Respiration is the transport of oxygen to the cells within tissues and the transport of carbon dioxide in the opposite direction.
Describe the four stages of external respiraton
- External respiration describes the exchange of gasses between the external environment and the bloodstream.
- The components of external respiration include alveolar surface area, ventilation and perfusion matching, and partial pressure gradients.
- Partial pressure gradients allow gasses to flow from areas of high pressure to areas of lower pressure.
- Ventilation and perfusion in the alveoli must be balanced to maintain efficient gas exchange.
- passive diffusion: The net movement of material from an area of high concentration to an area of lower concentration without any energy input.
- perfusion: The blood supply to the alveolar capillaries that must be balanced with ventilation.
- Equilibrium: The rate of change of the gasses in the alveoli and capillary become equal to eachother at the end of gas exchange.
External respiration is the formal term for gas exchange. It describes both the bulk flow of air into and out of the lungs and the transfer of oxygen and carbon dioxide into the bloodstream through diffusion. While the bulk flow of air from the external environment happens due to pressure changes in the lungs, the mechanisms of alveolar gas exchange are more complicated. The primary three components of external respiration are the surface area of the alveolar membrane, the partial pressure gradients of the gasses, and the matching of perfusion and ventilation.
The alveoli have a very high surface area to volume ratio that allows for efficient gas exchange. The alveoli are covered with a high density of capillaries that provide many sites for gas exchange.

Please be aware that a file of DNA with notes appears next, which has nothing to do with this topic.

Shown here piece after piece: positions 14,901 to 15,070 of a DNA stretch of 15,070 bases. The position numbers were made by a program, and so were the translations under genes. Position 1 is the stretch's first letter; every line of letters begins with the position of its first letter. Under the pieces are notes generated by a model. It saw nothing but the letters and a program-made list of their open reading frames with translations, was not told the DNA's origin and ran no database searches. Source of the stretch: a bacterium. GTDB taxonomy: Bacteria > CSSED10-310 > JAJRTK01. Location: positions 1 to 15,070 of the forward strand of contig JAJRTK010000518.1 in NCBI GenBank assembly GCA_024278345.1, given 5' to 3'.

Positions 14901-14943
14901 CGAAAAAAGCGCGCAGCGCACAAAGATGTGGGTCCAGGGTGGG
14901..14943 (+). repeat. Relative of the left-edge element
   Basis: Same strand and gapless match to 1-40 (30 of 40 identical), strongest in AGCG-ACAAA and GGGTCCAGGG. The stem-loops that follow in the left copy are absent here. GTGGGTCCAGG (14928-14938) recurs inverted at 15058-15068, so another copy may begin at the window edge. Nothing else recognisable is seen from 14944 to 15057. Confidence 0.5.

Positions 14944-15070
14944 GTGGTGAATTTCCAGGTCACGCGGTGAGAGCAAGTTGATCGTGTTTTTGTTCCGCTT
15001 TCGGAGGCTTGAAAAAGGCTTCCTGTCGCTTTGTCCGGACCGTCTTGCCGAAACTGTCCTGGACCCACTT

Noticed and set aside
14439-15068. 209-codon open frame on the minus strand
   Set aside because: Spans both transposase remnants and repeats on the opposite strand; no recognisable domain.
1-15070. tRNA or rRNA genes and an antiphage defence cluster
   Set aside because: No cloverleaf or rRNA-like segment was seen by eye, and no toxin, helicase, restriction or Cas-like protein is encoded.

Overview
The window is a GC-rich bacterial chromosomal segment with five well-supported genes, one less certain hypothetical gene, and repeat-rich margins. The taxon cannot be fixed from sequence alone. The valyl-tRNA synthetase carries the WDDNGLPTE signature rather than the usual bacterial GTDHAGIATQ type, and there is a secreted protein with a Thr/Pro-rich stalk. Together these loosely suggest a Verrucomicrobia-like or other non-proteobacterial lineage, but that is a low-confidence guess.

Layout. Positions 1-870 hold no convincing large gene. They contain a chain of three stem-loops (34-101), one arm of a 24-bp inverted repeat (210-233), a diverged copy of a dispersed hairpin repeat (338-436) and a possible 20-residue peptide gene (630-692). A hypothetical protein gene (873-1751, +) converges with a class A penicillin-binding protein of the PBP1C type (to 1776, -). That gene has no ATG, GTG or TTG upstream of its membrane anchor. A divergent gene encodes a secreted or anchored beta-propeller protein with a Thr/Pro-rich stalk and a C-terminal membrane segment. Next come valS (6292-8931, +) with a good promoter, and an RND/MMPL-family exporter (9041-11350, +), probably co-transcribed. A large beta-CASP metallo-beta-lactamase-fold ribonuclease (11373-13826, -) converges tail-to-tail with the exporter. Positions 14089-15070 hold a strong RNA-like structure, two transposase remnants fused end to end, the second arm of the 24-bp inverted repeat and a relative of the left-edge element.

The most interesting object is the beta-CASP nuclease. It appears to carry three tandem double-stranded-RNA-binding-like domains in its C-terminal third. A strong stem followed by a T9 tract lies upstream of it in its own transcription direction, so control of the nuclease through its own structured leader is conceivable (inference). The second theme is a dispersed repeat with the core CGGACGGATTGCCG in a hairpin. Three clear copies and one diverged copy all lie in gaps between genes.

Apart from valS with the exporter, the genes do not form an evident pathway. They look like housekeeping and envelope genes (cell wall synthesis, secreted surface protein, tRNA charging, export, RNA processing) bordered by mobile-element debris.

The walls of the alveolar membrane are thin and covered with a fluid, extra-cellular matrix that provides a surface for gas molecules in the air of the lungs to diffuse into, from which they can then diffuse into the capillaries.
Partial Pressure Gradients
Partial pressure gradients (differences in partial pressure) allow the loading of oxygen into the bloodstream and the unloading of carbon dioxide out of the bloodstream. These two processes occur at the same time.
Gas exchange in the alveolus: External respiration is a result of partial pressure gradients, alveolar surface area, and ventilation and perfusion matching.
Oxygen has a partial pressure gradient of about 60 mmHg (100 mmHg in alveolar air and 40 mmHg in deoxygenated blood ) and diffuses rapidly from the alveolar air into the capillary.
Equilibrium between the alveolar air and capillaries is reached quickly, within the first third of the length of the capillary within a third of a second. The partial pressure of oxygen in the oxygenated blood of the capillary after oxygen loading is about 100 mmHg.
The process is similar in carbon dioxide. The partial pressure gradient for carbon dioxide is much smaller compared to oxygen, being only 5 mmHg (45 mmHg in deoxygenated blood and 40 mmHg in alveolar air).
Based on Henry’s law, the greater solubility of carbon dioxide in blood compared to oxygen means that diffusion will still occur very rapidly despite the lower partial pressure gradient. Equilibrium between the alveolar air and the capillaries for carbon dioxide is reached within the first half of the length of the capillaries within half a second. The partial pressure of carbon dioxide in the blood leaving the capillaries is 40 mmHg.
Ventilation and Perfusion Matching
The exchange of gas and blood supply to the lungs must be balanced in order to facilitate efficient external respiration. While a severe ventilation–perfusion mismatch indicates severe lung disease, minor imbalances can be corrected by maintaining air flow that is proportional to capillary blood flow, which maintains the balance of ventilation and perfusion.
Perfusion in the capillaries adjusts to changes in PAO2. Constriction in the airways (such as from the bronchospasms in an asthma attack) lead to decreased PAO2 because the flow of air into the lungs is slowed.
In response, the arteries being supplied by the constricted airway undergo vasocontriction, reducing the flow of blood into those alveoli so that the perfusion doesn’t become much greater relative to the decreased ventilation (a type of ventilation–perfusion mismatch called a shunt).
Alternatively, breathing in higher concentrations of oxygen from an oxygen tank will cause vasodilation and increased blood perfusion in the capillaries.
Ventilation adjusts from changes in PACO2. When airflow becomes higher relative to perfusion, PACO2 decreases, so the bronchioles will constrict in order to maintain to the balance between airflow (ventilation) and perfusion. When airflow is reduced, PACO2 increases, so the bronchioles will dilate in order to maintain the balance.